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Phantom Trails

When Tía Amelia died, we ordered KFC.

“Kentucky Fried Cruelty,” she used to call it, before biting into the flesh of a drumstick, brown breadcrumbs on her white teeth, fingertips slick. Red ink bleeding on paper bags scattered before us now outside her empty bedroom, cardboard buckets gray with grease; we trained our teenage grief on this coffee table altar in her dark living room. Unable to eat like the rest of my cousins, I picked at the embroidered veins of the couch, the same couch where Amelia’s husband Gustavo once tried to explain to me how big his dick was. How familiar, the ever-present task of choosing which feelings to play, to keep inside, a 5-CD changer of inappropriate emotions, eject, eject, eject.

Amelia was my aunt, but only fourteen years older—a whole teen mom apart, we joked—and I spent most of my time after school in the rent-controlled railroad apartment she shared with Gustavo in Greenpoint. He welcomed relative after relative at the front door now, another buzz, another knock, another pastelón. A laugh track roared from a UPN rerun on the television, but none of the cousins paid attention to anything but the bones, the screen throwing blue and white shadows across the oak-paneled walls while adults and Gustavo made arrangements around us.

Amelia died no more than fifteen feet over from where we sat, in the bedroom behind us, alone in the dark. “Blood just up and quit traveling to her brain while she slept,” my mother said. A stroke at 31, que pena, un freak accident while Gustavo was away on business. Nobody in the family knew exactly what he did; something with computers and the internet, but it was for Jet Blue, and they sure understood comp flights to San Juan and Orlando. Amelia died in the next room over from us, the room where Gustavo unzipped my pants while she enjoyed Even More Space on her way to visit our abuelo in Caguas.

Is she a ghost now, or am I? Are ghosts just carbon copies of our energy, existing alongside us, repeating our pain over and over again out of the corners of our eyes? Were our ghosts there beside her as she took her last breath, Gustavo’s hand snaking around the curved shell of my back while I slept? Will Amelia haunt me as the blue-lipped corpse, empty and still, or the incredulous wife, laughing as she slammed her door in my face?

After the funeral at St Michael’s, we ate asado in the back room of an Argentinian restaurant where Amelia first took me when she learned I’d never eaten ribs before. “Here,” she’d secured a bib around my neck. “You’re still my own baby muñequita.”

Gustavo led the family in prayer, his voice wavering each time he said her name, and then explained which parts of the cow the chafing dishes along the wall contained. Costillas, yes, but also chorizo, entraña, vacío. “We Argentinians know our meat,” Gustavo said before sitting down at his seat across from me. “You’re gonna love it.”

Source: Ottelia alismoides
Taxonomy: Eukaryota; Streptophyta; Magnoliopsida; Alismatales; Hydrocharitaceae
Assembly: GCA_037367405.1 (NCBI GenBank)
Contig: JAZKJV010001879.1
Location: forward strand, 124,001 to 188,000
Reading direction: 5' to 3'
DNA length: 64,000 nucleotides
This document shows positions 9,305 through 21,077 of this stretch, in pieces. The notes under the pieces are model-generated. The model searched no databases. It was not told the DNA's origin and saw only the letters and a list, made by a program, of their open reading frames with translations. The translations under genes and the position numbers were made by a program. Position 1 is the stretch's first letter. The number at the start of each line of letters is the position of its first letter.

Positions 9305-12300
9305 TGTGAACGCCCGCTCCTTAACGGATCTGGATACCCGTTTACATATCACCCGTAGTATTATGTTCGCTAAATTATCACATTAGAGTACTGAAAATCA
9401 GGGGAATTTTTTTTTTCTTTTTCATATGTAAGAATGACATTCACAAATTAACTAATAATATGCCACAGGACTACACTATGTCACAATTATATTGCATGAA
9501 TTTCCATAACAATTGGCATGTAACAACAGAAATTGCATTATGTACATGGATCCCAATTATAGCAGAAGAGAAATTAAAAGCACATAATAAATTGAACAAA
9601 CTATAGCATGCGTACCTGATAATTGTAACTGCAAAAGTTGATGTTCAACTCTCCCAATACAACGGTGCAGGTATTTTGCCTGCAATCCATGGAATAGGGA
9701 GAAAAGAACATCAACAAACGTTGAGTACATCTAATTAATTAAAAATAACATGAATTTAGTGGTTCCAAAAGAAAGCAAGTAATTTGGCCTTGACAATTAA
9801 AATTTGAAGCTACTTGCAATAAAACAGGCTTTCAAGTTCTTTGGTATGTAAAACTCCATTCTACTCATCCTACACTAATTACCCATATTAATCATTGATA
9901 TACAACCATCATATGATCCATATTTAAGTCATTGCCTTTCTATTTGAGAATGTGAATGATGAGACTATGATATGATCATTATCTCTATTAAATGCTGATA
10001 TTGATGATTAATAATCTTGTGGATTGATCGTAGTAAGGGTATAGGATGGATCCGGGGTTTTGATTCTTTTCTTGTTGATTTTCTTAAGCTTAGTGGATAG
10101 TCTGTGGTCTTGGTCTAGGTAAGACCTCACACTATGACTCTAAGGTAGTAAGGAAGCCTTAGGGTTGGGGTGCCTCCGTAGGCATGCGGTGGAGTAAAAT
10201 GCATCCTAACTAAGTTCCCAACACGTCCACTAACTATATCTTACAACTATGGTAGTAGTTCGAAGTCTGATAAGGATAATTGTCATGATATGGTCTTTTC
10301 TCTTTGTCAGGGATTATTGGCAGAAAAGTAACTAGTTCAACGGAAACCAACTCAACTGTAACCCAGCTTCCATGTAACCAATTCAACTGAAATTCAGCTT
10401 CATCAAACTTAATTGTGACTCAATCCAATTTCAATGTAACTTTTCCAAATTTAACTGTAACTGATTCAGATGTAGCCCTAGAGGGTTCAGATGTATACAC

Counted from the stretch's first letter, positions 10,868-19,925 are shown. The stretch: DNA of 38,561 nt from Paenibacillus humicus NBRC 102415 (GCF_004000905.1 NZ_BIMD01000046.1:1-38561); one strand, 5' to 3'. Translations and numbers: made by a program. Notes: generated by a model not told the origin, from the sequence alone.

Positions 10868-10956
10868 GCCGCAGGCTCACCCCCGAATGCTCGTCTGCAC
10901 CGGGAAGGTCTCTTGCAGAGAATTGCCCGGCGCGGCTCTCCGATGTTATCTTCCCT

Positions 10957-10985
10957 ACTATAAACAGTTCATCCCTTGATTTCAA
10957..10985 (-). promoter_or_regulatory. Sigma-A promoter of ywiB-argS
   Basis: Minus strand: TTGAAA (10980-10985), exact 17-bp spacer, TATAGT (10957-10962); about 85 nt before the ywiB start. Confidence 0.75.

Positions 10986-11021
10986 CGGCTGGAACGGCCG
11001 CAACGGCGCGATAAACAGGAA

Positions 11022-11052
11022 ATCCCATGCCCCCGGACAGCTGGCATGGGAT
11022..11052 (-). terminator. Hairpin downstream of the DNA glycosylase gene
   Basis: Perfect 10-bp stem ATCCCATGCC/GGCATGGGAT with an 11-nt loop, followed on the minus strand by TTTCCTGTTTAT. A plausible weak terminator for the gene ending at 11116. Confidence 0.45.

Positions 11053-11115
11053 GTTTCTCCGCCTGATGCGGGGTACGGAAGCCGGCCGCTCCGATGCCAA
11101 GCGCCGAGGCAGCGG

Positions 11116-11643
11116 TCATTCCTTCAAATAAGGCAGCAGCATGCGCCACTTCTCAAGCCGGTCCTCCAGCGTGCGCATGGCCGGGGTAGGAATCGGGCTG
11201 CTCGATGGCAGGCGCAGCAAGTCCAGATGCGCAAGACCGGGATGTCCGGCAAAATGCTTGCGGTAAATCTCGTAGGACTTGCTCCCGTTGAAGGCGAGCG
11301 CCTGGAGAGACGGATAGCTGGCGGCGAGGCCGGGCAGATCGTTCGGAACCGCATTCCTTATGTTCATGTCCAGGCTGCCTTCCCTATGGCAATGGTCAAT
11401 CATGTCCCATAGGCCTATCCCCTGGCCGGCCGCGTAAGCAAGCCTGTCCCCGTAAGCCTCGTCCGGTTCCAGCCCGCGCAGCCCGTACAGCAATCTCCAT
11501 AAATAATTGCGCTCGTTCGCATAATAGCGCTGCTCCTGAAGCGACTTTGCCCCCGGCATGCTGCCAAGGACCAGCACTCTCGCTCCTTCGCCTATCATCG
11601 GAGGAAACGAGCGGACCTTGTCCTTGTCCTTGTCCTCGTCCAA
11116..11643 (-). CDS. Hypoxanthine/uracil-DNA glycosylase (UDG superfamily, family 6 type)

I frowned, dipping a piece of saltless bread into olive oil, wondering when exactly it is that a body becomes meat. When exactly Amelia will become a meal for the earth.

Lost in that thought, I reached for my water glass the same time Gustavo did, his fingers resting briefly atop my knuckles.

“Whoops,” he winked, performing embarrassment. “I’m like a kid.” He squeezed my wrist. “You’d think I’d know by now what’s mine and what’s not.”

The room offered light laughter in response, a kindness: the cousins whose noses were usually in their phones, the long-jowled uncles whose giant ears housed wiry tufts of hair, the aunts whose ages you could tell by the depth of the crease in their cleavage, they all laughed, including my parents. I cleared my throat, synapses tripping over the joke as I registered Gustavo’s smiling teeth inside his mouth, instead of against my ear, biting and licking the soft cartilage after challenging me to down a 12-pack with him in that apartment he shared with Amelia, who was now a ghost, or meat, depending on what you were hungry for. My finger pads tight against the sweating glass left a topographical map behind that no one else could follow except maybe her, now, finally. Phantom trails, like his wink, not visible to others.

I blinked away the pain of Amelia’s happy face printed on the back of the prayer card in my pocket, the laminated corner digging into the top of my thigh, and understood that the only path forward for me was to part my lips and ride the swell of laughter from the bitterness at the back of my tongue, and sink my teeth into the ribs before me, its meat glossy and red against my open mouth.

Born and raised in New York City, Christine Kandic Torres is a writer with Puerto Rican and Croatian roots. Her Pushcart Prize-nominated fiction has appeared in Kweli, Catapult, and Lunch Ticket, amongst others, and her debut novel, THE GIRLS IN QUEENS, will be published by HarperVia in summer 2022.

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